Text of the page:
Hiring in a world of intelligent machines

Now more than ever, managers should hire for curiosity and a commitment to lifelong learning

skills for the future of automation

I began my career as a mechanical engineer working on a manufacturing floor. In just five years, I witnessed a major shift in the way work was completed. While these changes were beneficial—productivity, customer satisfaction, and employee happiness all improved—they also came with a few unanticipated side effects.

As processes were automated, manual tasks eliminated, and overall efficiency increased, the definition of an excellent employee changed. Why? As automation made product assembly easier and faster, giving employees extra time to devise creative solutions to production issues, critical thinking and creativity became increasingly important.

Manufacturing is an obvious place to introduce new systems and technologies, but even workers whose skills machines cannot easily master will likely see their jobs change as smart technology further permeates the workplace. A 2018 report from the World Economic Forum (WEF) predicted that by the end of 2022, machines will begin handling tasks that require reasoning and decision making. This comports with our belief at ServiceNow regarding the imminence of AI-powered prescriptive models.

The WEF report also predicts that AI and machine learning could create a net of more than 50 million new professional roles by the end of next year. What those roles will be or how people’s jobs will evolve based on the introduction of automated counterparts is anyone’s guess.

One thing seems assured: tomorrow’s jobs will be different from today’s. That being said, how can organizations attract the right talent for the next three, five, or even 10 years?

[Take the quiz: What skills will matter most in 2030?]

I believe they must shift their focus from hiring hard skill sets to identifying and developing “continuous learners.” Here’s how hiring managers can get started.

Focus on skills, not degrees

In my career, I’ve encountered three types of professionals. Let’s take software developers as an example. The first type received their bachelor’s degree in computer science, found a job, and have done the same work since graduation. The second type also earned a CS degree but has continued to learn and master new skills. The third type did not receive a degree at all, but learned on their own through platforms like Coursera or Udemy.

Which type makes the best job candidate? We can all agree the second developer is preferable to the first, but I’d argue that it’s actually the third type who is best positioned for our future economy. The self-taught developer has demonstrated an ability and desire to continually learn, which provides resilience in an era when human workers must adapt to increasingly intelligent machines.

This scenario extends to a variety of other positions and careers (just look at my own jump from mechanical engineering to technology). It underscores the point that while higher education will always be important, college degrees are now just the beginning of a professional education.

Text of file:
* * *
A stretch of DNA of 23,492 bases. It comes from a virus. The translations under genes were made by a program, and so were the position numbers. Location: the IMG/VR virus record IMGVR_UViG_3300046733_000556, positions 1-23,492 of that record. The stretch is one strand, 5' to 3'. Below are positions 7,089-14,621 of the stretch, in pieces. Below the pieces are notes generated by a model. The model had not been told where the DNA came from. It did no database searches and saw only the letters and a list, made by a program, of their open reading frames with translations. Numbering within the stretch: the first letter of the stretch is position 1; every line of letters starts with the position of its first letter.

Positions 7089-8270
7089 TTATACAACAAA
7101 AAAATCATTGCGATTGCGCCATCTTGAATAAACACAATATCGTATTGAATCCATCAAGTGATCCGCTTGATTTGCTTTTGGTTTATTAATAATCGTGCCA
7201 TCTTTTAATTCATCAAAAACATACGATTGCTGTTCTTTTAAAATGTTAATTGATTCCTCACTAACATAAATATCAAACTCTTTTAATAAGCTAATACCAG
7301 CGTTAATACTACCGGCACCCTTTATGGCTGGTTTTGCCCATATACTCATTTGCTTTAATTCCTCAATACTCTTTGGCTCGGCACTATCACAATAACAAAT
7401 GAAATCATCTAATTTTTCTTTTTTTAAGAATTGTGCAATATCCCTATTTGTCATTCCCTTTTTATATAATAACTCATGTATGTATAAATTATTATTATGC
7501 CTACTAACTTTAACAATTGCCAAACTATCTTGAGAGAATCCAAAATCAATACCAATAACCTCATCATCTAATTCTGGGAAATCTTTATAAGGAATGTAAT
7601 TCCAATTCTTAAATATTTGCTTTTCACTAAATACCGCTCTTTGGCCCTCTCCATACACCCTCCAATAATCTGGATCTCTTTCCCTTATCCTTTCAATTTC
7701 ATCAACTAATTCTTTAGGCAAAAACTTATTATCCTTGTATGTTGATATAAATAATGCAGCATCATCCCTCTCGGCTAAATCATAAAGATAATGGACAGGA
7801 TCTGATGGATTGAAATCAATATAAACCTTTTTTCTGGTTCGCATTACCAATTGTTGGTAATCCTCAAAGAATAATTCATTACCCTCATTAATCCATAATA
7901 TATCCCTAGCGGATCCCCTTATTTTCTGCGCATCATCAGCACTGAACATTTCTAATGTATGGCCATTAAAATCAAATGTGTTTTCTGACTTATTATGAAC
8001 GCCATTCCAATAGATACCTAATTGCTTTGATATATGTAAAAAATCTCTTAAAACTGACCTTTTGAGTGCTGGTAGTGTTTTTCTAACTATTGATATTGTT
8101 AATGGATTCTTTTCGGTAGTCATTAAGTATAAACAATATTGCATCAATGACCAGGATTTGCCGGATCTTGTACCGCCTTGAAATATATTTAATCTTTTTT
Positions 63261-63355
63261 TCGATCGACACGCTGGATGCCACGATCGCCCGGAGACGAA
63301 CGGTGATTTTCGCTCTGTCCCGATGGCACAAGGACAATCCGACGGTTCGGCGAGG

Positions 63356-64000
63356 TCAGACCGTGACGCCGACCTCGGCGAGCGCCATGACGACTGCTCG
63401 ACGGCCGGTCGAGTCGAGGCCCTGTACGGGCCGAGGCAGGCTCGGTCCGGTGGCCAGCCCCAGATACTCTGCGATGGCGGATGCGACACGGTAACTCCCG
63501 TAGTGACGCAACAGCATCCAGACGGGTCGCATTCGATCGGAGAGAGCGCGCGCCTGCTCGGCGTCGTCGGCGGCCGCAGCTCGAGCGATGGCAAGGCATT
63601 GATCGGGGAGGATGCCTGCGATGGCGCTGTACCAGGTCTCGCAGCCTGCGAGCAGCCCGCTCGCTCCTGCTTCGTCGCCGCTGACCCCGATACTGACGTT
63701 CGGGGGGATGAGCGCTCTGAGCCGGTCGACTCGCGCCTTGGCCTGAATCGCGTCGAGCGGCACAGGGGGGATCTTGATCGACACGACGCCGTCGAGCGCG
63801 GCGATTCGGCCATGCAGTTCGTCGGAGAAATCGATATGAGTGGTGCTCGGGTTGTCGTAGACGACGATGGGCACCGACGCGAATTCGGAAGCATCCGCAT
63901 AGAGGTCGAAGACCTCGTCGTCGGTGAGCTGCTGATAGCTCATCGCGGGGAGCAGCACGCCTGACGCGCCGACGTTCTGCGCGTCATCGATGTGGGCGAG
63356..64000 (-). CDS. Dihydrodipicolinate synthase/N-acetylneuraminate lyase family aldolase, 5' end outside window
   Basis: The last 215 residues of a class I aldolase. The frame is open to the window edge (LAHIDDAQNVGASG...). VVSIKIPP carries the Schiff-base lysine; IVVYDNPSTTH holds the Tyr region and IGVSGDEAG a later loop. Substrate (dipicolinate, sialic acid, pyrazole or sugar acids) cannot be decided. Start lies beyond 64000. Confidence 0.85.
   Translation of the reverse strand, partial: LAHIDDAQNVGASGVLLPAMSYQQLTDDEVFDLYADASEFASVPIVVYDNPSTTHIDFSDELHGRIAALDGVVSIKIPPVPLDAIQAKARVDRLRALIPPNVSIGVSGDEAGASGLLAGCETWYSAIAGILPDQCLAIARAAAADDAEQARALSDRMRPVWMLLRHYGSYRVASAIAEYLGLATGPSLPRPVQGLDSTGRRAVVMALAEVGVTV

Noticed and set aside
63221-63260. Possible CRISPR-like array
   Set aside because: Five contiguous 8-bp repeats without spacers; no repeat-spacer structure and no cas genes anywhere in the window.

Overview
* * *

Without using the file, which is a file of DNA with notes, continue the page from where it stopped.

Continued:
Think beyond experience

Unfortunately, recruiters often disqualify continuous learners because they don’t check conventional boxes for experience and education. In the future, I think recruiting will be less about finding the perfect fit for the current role and more about identifying candidates who are curious enough to adapt for the next one.

When I switched from mechanical engineering to technology, many recruiters and hiring managers doubted that I had the appropriate skills. However, my analytic skills and problem-solving abilities turned out to be valuable across job functions. That’s why companies should look beyond a narrow definition of experience to identify the skills gained via that experience and think about how they might apply to a shifting work environment.

Careers and job descriptions are no longer static.

Because I’m passionate about data science, I think machine learning can play a significant role here. Today, many companies are automating at least part of the hiring process, especially when it comes to pre-screening applicants. This can save time and effort, but can also go quite wrong. We’ve all heard the horror stories about screening algorithms that unintentionally hinder workforce diversity efforts by favoring applicants who fit the profile of existing employees.

Similar concerns apply to automating other parts of the recruiting and hiring process. For example, if an applicant tracking system is trained solely on data about developers with computer science degrees, it will exclude self-trained developers from consideration.

Careers and job descriptions are no longer static. That means organizations must identify individuals who are comfortable with our new reality of continual change.

I’m a living example. From mechanical engineering to teaching math to consulting on analytics solutions to my current job as a ServiceNow evangelist, I’ve always maintained my desire to learn. Curiosity will never become obsolete, which is why organizations should seek continuous learners who can fill roles yet to be created.